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543, 550, 51 L. ed. 310, 27 Sup. Ct. Rep. 174. | See also Re Sherman, 153 N. Y. 1, 4, 46 N. E. 1032. For that reason the power is more unlimited than the power of a state to tax transfers generally, or the power of the United States to levy an inheritance tax. The distinction between state and United States inheritance taxes was recognized in Knowlton v. Moore, 178 U. S. 41, 58, 44 L. ed. 969, 976, 20 Sup. Ct. Rep. 747, and whatever may be thought of the decision in Snyder v. Bettman, 190 U. S. 249, 47 L. ed. 1035, 23 Sup. Ct. Rep. 803, I do not understand it to import a denial of the distinction reaffirmed by the dissenting members of the court. 190 U. S. 256, 47 L. ed. 1038, 23 Sup. Ct. Rep. 803.
If, then, a given state tax must be held to be a succession tax in order to maintain its validity, or if in fact it is held to be a succession tax by the state court of which it is the province to decide that matter, it follows that such a tax cannot be levied except where there is a succession, and when some element or step necessary to complete it still is wanting when the tax law goes into effect. If some element is wanting at that time, the succession depends, for taking effect, on the continuance of the permission to succeed or grant of the right on the part of the state; and, as the grant may be withdrawn, it may be qualified by a tax. But if there is no succession, or if the succession has fully vested, or has passed beyond dependence upon the continuing of the state's permission or grant, an attempt to levy a tax under the power to regulate succession would be an attempt to appropriate property in a way which the 14th Amendment has been construed to forbid. No matter what other taxes might be levied, a succession tax could not be, and so it has been decided in New York, Re Pell, 171 N. Y. 48, 55, 57 L.R.A. 540, 89 Am. St. Rep. 791, 63 N. E. 789; Re Seaman, 147 N. Y. 69, 41 N. E. 401.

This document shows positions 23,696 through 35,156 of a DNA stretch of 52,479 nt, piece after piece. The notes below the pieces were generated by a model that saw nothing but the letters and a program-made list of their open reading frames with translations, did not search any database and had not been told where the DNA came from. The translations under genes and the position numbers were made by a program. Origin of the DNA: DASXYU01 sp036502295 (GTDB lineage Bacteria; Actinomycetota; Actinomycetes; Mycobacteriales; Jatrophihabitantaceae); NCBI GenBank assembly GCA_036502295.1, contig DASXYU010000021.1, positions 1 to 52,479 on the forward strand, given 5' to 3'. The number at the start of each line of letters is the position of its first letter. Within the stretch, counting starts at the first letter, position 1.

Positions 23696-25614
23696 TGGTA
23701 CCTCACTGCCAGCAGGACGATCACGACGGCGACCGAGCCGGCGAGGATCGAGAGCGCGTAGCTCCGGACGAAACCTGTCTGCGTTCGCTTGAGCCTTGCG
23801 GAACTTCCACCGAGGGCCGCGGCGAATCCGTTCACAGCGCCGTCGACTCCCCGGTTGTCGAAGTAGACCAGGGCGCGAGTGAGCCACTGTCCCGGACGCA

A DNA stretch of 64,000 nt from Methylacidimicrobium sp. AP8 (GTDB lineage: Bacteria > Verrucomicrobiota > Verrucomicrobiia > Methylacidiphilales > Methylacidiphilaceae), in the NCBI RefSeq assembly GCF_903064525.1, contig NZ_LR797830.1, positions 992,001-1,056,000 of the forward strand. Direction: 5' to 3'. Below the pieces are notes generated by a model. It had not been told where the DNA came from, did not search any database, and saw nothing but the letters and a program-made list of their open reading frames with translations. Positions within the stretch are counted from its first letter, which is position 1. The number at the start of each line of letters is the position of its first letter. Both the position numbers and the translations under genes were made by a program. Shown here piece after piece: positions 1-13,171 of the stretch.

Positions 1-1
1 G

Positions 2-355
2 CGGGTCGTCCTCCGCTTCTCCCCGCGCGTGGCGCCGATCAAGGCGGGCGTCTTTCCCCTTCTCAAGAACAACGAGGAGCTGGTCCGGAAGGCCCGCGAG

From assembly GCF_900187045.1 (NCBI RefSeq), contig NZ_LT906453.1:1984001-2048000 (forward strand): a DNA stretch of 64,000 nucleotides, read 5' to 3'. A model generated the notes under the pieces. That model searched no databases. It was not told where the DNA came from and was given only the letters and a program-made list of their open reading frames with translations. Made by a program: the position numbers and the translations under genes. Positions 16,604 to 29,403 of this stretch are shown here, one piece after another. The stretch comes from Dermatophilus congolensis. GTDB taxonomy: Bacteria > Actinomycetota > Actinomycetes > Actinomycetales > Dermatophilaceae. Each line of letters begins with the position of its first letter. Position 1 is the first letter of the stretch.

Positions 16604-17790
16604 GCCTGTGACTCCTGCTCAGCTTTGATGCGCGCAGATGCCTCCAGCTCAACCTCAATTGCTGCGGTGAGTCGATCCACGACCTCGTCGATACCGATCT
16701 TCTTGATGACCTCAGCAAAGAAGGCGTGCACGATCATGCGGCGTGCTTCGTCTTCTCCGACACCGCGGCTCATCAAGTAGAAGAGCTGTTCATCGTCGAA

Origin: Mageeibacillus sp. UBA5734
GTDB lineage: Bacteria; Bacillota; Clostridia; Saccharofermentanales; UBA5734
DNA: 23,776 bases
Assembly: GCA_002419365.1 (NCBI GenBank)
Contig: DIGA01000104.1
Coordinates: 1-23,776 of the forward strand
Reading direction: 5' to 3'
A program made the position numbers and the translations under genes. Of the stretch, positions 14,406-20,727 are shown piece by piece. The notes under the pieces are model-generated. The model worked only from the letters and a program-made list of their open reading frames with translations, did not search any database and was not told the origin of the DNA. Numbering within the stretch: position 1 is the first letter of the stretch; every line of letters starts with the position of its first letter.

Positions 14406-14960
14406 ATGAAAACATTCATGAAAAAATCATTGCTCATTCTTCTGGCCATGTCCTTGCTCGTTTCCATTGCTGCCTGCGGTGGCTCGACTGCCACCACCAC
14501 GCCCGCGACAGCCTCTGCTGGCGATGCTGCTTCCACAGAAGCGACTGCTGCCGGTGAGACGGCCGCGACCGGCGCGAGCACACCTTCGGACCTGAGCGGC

It is not denied that the tax under consideration is a succession tax. The court of appeals treated it as such in the present case. It said: "If the power had been exercised by deed, a different question would have arisen; but it was exercised by will, and, owing to the full and complete control by the legislature of the making, the form, and the substance, of wills, it can impose a charge or tax for doing anything by will." Re Delano, 176 N. Y. 486, 494, 64 L.R.A. 279, 282, 68 N. E. 871, 873, Reversing 82 App. Div. 147, 81 N. Y. Supp. 762. That it was such a tax and valid for that reason was decided in Re Dows, 167 N. Y. 227, 52 L.R.A. 433, 88 Am. St. Rep. 509, 60 N. E. 439, Affirmed by this court. Orr v. Gilman, 183 U.